And I will purge thy mortall grossenesse so,And I will purge thy mortal grossness sogrossness (n.)
old form: grossenesse
material nature, bodily form
MND III.i.151
That thou shalt like an airie spirit go.That thou shalt like an airy spirit go. MND III.i.152
Enter Pease-blossome, Cobweb, Moth, Mustardseede, Peaseblossom, Cobweb, Moth, and Mustardseed! MND III.i.153
and foure Fairies.Enter the four Fairies MND III.i.154
Fai. PEASEBLOSSOM 
Ready;Ready! MND III.i.154
COBWEB 
and I,And I! MND III.i.155
MOTH 
and I,And I! MND III.i.156
MUSTARDSEED 
and I,And I! MND III.i.157
ALL Fairies 
Where shall we go? Where shall we go? MND III.i.158
Tita. TITANIA 
Be kinde and curteous to this Gentleman,Be kind and courteous to this gentleman. MND III.i.159
Hop in his walkes, and gambole in his eies,Hop in his walks and gambol in his eyes; MND III.i.160
Feede him with Apricocks, and Dewberries,Feed him with apricocks and dewberries,dewberry (n.)species of blackberryMND III.i.161
apricock (n.)apricot
With purple Grapes, greene Figs, and Mulberries,With purple grapes, green figs, and mulberries. MND III.i.162
The honie-bags steale from the humble Bees,The honey bags steal from the humble bees, MND III.i.163
And for night-tapers crop their waxen thighes,And for night-tapers crop their waxen thighs MND III.i.164
And light them at the fierie-Glow-wormes eyes,And light them at the fiery glow-worms' eyes MND III.i.165
To haue my loue to bed, and to arise:To have my love to bed and to arise; MND III.i.166
And plucke the wings from painted Butterflies,And pluck the wings from painted butterflies MND III.i.167
To fan the Moone-beames from his sleeping eies.To fan the moonbeams from his sleeping eyes. MND III.i.168
Nod to him Elues, and doe him curtesies.Nod to him, elves, and do him courtesies. MND III.i.169
1. Fai.PEASEBLOSSOM 
Haile mortall, haile.Hail, mortal! MND III.i.170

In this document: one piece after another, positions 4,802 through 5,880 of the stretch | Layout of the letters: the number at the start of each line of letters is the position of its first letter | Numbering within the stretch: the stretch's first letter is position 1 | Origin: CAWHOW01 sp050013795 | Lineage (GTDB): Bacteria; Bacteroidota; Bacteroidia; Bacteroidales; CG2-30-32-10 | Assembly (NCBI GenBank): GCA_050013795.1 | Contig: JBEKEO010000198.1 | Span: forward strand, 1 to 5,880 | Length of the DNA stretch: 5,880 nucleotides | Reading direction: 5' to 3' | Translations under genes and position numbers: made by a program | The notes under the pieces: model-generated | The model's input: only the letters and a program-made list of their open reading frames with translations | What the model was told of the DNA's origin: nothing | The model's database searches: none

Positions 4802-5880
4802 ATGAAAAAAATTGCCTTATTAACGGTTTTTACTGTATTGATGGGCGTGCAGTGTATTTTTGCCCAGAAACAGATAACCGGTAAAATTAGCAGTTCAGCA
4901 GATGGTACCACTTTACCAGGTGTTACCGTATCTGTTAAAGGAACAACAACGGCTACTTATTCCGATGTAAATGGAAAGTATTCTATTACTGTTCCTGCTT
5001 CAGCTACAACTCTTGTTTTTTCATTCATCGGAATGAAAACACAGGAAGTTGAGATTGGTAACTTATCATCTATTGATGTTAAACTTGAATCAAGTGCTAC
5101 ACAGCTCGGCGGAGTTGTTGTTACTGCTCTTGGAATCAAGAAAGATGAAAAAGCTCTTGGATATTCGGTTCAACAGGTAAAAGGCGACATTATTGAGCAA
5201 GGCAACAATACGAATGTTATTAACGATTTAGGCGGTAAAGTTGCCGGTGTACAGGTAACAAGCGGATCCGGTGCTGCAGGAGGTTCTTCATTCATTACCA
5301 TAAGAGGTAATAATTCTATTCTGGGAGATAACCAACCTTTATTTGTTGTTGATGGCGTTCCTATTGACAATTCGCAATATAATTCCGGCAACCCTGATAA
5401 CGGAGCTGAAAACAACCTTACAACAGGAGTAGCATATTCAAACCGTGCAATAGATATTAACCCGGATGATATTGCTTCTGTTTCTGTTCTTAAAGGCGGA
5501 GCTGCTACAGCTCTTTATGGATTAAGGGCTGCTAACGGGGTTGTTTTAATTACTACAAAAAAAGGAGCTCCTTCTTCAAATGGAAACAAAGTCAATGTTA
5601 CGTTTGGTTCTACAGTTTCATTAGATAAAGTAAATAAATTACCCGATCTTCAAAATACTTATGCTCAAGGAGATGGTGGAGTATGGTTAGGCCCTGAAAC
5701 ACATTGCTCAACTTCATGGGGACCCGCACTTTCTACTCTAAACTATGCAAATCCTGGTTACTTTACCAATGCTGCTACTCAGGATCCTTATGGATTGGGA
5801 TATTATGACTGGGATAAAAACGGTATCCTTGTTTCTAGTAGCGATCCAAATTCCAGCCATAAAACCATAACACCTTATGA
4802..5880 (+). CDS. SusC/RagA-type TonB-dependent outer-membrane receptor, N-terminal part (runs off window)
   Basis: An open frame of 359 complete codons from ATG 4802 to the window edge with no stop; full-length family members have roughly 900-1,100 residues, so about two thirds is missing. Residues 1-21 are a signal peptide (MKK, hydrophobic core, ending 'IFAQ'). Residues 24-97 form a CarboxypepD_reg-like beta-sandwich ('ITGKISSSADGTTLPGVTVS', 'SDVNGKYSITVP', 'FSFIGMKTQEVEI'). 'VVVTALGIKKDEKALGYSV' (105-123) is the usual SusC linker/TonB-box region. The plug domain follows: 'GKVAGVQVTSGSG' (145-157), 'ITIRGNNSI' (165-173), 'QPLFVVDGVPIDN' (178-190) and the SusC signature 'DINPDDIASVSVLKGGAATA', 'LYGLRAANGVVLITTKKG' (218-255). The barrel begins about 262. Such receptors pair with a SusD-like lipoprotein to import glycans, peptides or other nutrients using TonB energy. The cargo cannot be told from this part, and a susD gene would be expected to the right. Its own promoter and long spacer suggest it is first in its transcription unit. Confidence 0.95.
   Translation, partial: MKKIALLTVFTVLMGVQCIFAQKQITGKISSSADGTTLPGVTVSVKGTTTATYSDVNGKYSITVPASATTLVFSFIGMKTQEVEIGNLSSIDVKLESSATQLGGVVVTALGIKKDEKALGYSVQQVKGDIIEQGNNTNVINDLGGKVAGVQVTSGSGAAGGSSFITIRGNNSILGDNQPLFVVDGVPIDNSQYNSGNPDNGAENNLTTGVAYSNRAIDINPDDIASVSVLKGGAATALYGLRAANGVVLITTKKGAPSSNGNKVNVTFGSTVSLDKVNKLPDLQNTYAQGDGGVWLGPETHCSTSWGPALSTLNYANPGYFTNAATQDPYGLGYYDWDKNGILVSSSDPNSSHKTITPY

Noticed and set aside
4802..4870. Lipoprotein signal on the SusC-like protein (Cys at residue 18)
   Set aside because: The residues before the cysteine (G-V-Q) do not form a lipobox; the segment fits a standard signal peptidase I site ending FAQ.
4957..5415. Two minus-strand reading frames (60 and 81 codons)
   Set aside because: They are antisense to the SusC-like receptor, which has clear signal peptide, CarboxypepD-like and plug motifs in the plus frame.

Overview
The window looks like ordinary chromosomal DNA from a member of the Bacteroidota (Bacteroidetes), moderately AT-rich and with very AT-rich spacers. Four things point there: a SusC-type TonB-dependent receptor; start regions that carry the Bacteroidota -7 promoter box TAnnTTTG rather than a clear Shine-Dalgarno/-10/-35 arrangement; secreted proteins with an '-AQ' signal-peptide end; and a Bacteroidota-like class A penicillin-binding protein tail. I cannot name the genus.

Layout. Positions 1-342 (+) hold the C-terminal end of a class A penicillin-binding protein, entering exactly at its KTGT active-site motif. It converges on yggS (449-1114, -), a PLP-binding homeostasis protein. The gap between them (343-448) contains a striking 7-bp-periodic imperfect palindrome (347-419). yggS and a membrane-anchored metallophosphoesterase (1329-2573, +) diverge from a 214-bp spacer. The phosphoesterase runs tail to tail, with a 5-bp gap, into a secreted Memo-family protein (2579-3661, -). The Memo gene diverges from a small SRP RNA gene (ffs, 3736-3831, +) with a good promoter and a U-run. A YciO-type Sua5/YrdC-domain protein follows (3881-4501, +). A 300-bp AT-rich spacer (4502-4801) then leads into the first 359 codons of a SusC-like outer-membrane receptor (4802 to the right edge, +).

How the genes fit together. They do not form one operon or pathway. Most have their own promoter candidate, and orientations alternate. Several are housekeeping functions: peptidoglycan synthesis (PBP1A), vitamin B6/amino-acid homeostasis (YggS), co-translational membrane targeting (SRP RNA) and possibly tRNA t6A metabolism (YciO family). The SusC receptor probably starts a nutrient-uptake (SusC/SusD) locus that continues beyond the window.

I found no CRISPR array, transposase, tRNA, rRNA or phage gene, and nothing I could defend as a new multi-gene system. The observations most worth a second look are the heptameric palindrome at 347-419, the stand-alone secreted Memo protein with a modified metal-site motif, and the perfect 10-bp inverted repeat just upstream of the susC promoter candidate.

COBWEB 
Hail! MND III.i.171
2. Fai.MOTH 
Haile.Hail! MND III.i.172
3. Fai.MUSTARDSEED 
Haile.Hail! MND III.i.173
Bot. BOTTOM 
I cry your worships mercy hartily; I beseechI cry your worships mercy, heartily. I beseech MND III.i.174
your worships name.your worship's name. MND III.i.175
Cob. COBWEB 
Cobweb.Cobweb. MND III.i.176
Bot. BOTTOM 
I shall desire you of more acquaintance, goodI shall desire you of more acquaintance, gooddesire (v.)request, wish, ask [for]MND III.i.177
Master Cobweb: if I cut my finger, I shall make boldMaster Cobweb – if I cut my finger I shall make bold MND III.i.178
with you. Your name honest Gentleman?with you! – Your name, honest gentleman? MND III.i.179
Pease. PEASEBLOSSOM 
Pease blossome.Peaseblossom. MND III.i.180
Bot. BOTTOM 
I pray you commend mee to mistresse Squash,I pray you commend me to Mistress Squash,commend (v.)convey greetings, present kind regardsMND III.i.181
your mother, and to master Peascod your father. Goodyour mother, and to Master Peascod, your father. Good MND III.i.182
master Pease-blossome, I shal desire of you more acquaintanceMaster Peaseblossom, I shall desire you of more acquaintance,desire (v.)request, wish, ask [for]MND III.i.183
Your name I beseech you sir?too. – Your name, I beseech you, sir? MND III.i.184
Mus. MUSTARDSEED 
Mustard-seede.Mustardseed. MND III.i.185
Bot. BOTTOM 
Good master Mustard seede, I know yourGood Master Mustardseed, I know your MND III.i.186
patience well: that same cowardly gyant-like Oxe beefepatience well. That same cowardly, giantlike Oxbeef MND III.i.187
hath deuoured many a gentleman of your house. Ihath devoured many a gentleman of your house. I MND III.i.188
promise you, your kindred hath made my eyes waterpromise you, your kindred hath made my eyes water MND III.i.189
ere now. I desire you more acquaintance, good Masterere now. I desire your more acquaintance, good Master MND III.i.190
Mustard-seede.Mustardseed. MND III.i.191
Tita. TITANIA 
Come waite vpon him, lead him to my bower.Come, wait upon him. Lead him to my bower. MND III.i.192
The Moone me-thinks, lookes with a watrie eie,The moon methinks looks with a watery eye;methinks(t), methought(s) (v.)
old form: me-thinks
it seems / seemed to me
MND III.i.193
And when she weepes, weepe euerie little flower,And when she weeps, weeps every little flower, MND III.i.194
Lamenting some enforced chastitie.Lamenting some enforced chastity.enforced (adj.)violated, assaulted, ravishedMND III.i.195
Tye vp my louers tongue, bring him silently. Tie up my lover's tongue; bring him silently. MND III.i.196
Exit.Exit Titania with Bottom and the Fairies MND III.i.196
 Previous Act III, Scene I Next  
SHAKESPEARE'S WORDS © 2018 DAVID CRYSTAL & BEN CRYSTAL